For the past couple of years I’ve been spending most of the winter months in Japan, or somewhere else. Last year I spent most of January in New York and Seattle promoting the Just Bento Cookbook , and the year before I was in Japan, doing the photoshoot for the book! And the year before that I was in Zürich. So, even though we bought this old broken down stone house about 2 years ago, this is the first January I’ve been here.
There isn’t too much going on in this sleepy corner of France in the winter months. The tourists will start arriving in the spring, and the fields are quiet. But it’s still so beautiful. I’ve been indoors most of the time for weeks, waiting for my surgery wound to heal. It’s finally started healing up a bit so I can go out (at least, it’s not leaking copiously anymore). It feels so good to feel some fresh air on my face again.
Olive trees keep their shimmery silver leaves throughout the winter. We don’t get much snow here in Provence, except on the top of Mont Ventoux, here in the background.
Besides olives and vines, many kinds of fruit trees are grown here. Here in the Baronnies, in an area just to the north of Provence proper called the Drôme Provençale (administratively part of the Rhône-Alpes, but in spirit and landscape all Provence) the land is very hilly, so the orchards are terraced. I think they are apricot trees there.
And of course, there are vineyards, many many vineyards. These terraced vineyards are about 10 minutes away from the house, nestled in a magical little valley. Everywhere you go in this northern section of Provence, wherever there is a little patch of sunny land, it is planted with vines or olive trees or fruit trees. (The Dentelles de Montmirail, which you can see in the far right, are nearby many famous AOC wine producing villages such as Gigondas, Vacqueyras and Beaumes de Venise.)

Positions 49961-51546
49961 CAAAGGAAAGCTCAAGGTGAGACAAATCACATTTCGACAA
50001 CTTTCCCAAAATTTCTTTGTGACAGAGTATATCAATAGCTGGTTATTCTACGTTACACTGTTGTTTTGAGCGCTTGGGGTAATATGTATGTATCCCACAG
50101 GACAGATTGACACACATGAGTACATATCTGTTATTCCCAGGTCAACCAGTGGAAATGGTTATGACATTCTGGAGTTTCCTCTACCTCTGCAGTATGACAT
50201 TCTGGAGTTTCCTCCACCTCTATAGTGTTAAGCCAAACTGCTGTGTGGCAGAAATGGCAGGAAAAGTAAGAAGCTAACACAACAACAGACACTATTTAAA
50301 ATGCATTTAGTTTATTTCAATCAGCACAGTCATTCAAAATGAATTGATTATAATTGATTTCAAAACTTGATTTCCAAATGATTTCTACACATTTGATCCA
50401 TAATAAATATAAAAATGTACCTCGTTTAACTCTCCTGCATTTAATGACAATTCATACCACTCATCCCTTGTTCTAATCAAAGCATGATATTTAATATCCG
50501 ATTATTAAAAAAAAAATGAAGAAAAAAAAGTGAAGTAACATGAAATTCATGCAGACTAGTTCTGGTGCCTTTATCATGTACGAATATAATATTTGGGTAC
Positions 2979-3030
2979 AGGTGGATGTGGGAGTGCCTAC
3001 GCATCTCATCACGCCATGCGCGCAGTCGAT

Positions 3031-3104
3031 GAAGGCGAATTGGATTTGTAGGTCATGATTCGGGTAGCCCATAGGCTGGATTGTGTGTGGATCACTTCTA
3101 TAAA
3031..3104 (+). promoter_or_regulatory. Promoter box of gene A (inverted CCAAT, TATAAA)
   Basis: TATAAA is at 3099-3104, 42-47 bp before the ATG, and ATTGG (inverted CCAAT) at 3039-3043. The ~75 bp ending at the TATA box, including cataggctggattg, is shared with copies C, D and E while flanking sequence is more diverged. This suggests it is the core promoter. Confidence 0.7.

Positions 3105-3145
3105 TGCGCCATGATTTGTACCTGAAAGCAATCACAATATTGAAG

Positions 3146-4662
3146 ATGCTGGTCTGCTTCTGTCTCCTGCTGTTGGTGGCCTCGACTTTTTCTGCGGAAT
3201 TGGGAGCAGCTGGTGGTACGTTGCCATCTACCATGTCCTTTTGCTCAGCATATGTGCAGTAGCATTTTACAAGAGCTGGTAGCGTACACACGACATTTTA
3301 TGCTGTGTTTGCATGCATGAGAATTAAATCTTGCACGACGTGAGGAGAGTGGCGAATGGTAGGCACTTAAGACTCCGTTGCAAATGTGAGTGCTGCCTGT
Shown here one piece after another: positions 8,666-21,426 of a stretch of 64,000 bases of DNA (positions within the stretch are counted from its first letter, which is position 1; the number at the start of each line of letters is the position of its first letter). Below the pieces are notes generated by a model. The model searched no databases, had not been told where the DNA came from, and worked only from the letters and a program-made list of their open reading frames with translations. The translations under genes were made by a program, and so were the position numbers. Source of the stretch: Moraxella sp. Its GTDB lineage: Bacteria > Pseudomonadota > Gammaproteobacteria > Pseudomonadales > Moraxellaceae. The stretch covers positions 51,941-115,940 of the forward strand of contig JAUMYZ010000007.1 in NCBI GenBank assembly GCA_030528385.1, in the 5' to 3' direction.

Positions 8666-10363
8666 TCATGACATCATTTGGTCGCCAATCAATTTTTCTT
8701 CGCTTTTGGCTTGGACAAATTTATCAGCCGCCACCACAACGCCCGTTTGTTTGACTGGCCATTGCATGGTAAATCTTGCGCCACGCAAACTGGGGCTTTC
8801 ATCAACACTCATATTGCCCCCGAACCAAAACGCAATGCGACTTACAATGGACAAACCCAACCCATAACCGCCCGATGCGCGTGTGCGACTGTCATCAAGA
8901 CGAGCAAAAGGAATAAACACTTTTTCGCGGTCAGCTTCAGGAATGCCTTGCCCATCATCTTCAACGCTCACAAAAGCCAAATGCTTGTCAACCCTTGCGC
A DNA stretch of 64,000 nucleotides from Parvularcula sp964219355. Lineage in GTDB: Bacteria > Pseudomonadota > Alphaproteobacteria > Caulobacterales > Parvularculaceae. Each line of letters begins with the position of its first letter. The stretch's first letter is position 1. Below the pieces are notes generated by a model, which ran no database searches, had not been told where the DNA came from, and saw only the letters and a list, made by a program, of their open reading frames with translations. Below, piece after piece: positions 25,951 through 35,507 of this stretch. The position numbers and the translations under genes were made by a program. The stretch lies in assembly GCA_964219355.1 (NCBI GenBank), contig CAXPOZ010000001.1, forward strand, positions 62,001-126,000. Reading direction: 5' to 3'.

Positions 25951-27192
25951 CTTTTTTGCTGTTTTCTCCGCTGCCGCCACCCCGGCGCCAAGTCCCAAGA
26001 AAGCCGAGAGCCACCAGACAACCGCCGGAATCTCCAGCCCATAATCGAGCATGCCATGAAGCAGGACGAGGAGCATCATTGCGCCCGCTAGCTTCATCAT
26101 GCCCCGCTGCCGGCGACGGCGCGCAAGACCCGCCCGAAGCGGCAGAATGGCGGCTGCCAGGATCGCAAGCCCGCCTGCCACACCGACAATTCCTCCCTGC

Still some ways to go for these old vines…
It’s hard to believe this dead looking branch will be, in just a few weeks, bursting with life. But it will. It’s just taking a long nap.
More than the plants are taking a winter break. We stopped by one of my favorite brocante (junk/antiques shop) a few days ago, only to discover it’s closed…until February 29th! Someone had impatiently scribbled underneath the store sign, “[2 months is] VERY long!!”
By the end of February, my surgery wound will hopefully have finally healed and I’ll be able to move around freely. My father’s memorial service will be done. In March my radiation therapy will begin, but I feel confident that it will go well. And maybe we can resume work on the old house again, finally install a kitchen, finish the floors, install a staircase to the upstairs. Ah, so many things. Still, when I see how much beauty we are surrounded by here, I feel so very lucky.
In the meantime, on February 29th I’ll be there at that store to see if they’ve gotten in anything new. I can’t wait.